If you want to see an electrifying new play that features a mercurial performance by Paddy Considine as a reformed IRA activist and has a tortured Irish priest who is as conflicted and anguished as any creation by Graham Greene, then make sure you get to see Jez Butterworth’s The Ferryman at the Gielgud Theatre.

This extraordinary play opens in the farmhouse kitchen of the Carney family in Northern Ireland in 1981. There is a visitor: the gangster-like “Mr Muldoon”, a leading IRA figure. The sort of man you don’t want to cross under any circumstances.

The play has a brutal and lyrical prologue in a back alley in Derry where Father Horrigan (played by Gerard Horan), the Carney family’s priest, has been “invited” for a late-night encounter with Mr Muldoon, played with thuggish brilliance by Stuart Graham.

While Butterworth has not been the only recent British playwright to dramatise the blurring of private and public loyalties and religious conscience in modern Ireland – David Ireland’s Everything Between Us explores similar themes but from a Protestant angle – no playwright comes close to creating an emotional universe through which a better understanding of the deeper issues that lay behind the Troubles can be grasped in human rather than purely political terms. The scene in which an English labourer – a Shakespearean rural fool – reads out Sir Walter Raleigh’s poem “The Silent Lover” is a moment of poignant theatre that reminds one that politics always has a human side.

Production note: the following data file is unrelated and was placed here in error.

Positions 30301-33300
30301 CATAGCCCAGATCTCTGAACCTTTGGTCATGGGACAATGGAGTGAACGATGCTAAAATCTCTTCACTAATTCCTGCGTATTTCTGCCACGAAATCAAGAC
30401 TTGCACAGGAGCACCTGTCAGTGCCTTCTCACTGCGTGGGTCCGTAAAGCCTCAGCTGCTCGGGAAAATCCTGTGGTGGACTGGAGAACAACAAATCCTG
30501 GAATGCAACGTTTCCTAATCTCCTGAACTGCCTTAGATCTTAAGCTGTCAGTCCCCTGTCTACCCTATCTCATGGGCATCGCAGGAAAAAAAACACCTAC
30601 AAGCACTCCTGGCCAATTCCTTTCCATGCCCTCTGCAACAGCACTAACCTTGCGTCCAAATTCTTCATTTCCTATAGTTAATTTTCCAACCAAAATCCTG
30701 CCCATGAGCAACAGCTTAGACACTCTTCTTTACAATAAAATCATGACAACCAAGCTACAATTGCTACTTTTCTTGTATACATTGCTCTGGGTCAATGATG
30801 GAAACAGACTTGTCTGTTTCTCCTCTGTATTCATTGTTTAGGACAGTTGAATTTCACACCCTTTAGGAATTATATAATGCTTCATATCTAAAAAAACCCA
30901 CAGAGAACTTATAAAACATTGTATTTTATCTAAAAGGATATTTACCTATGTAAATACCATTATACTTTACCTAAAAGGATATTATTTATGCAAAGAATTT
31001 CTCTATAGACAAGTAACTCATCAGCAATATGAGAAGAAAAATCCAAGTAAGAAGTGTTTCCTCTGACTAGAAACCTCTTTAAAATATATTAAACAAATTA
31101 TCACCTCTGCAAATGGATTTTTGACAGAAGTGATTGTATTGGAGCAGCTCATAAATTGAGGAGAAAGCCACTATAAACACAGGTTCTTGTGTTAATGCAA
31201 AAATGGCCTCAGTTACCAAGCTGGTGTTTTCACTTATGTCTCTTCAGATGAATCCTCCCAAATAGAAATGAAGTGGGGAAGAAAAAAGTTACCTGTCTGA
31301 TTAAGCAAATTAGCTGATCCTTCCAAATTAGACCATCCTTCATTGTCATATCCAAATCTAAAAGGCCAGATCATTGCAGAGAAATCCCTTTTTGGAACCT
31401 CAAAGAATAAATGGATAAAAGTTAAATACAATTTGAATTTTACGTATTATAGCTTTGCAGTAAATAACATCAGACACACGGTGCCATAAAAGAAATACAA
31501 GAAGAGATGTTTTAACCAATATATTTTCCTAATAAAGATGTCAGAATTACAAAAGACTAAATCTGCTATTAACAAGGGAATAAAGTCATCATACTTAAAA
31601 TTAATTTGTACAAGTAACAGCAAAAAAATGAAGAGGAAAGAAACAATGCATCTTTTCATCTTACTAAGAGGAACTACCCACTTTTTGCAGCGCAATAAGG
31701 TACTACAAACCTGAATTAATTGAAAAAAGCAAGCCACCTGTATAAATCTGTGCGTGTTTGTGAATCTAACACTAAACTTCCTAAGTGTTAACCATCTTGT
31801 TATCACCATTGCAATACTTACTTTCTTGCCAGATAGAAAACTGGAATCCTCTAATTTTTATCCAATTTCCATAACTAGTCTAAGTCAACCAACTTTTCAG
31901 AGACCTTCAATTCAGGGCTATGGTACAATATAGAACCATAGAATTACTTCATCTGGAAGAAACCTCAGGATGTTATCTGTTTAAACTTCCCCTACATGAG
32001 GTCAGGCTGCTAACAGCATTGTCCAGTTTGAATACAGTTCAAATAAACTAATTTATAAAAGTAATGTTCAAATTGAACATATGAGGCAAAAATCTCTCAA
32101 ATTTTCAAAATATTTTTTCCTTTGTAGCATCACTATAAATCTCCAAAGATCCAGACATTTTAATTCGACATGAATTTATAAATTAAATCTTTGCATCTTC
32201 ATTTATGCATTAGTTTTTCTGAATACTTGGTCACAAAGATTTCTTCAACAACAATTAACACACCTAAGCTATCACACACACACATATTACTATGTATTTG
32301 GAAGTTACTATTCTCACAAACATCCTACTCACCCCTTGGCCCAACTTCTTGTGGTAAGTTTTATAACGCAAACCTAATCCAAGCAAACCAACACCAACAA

To get the most out of the play, I also strongly suggest reading a new biography of the inter-war political figure and socialite Sir Philip Sassoon, by Damian Collins MP. The book is entitled Charmed Life: the Phenomenal World of Philip Sassoon, and you might wonder what this Gatsby-like figure has to do with Irish priesthood and Northern Ireland in the 1980s.

Collins – who was educated at Belmont Abbey and read history at St Benet’s Hall, Oxford – is an expert on modern Irish history and understands international and foreign affairs better than most. During the Coalition government he served as parliamentary private secretary (PPS) to the then foreign secretary Philip Hammond. From 2012 to 2014 he was PPS to the then secretary of state for Northern Ireland, Theresa Villiers. The Anglo-Irish political stage set of the 1920s that Collins describes explains the historic background to the creation of the Irish Free State better than any other book I have read on the subject.

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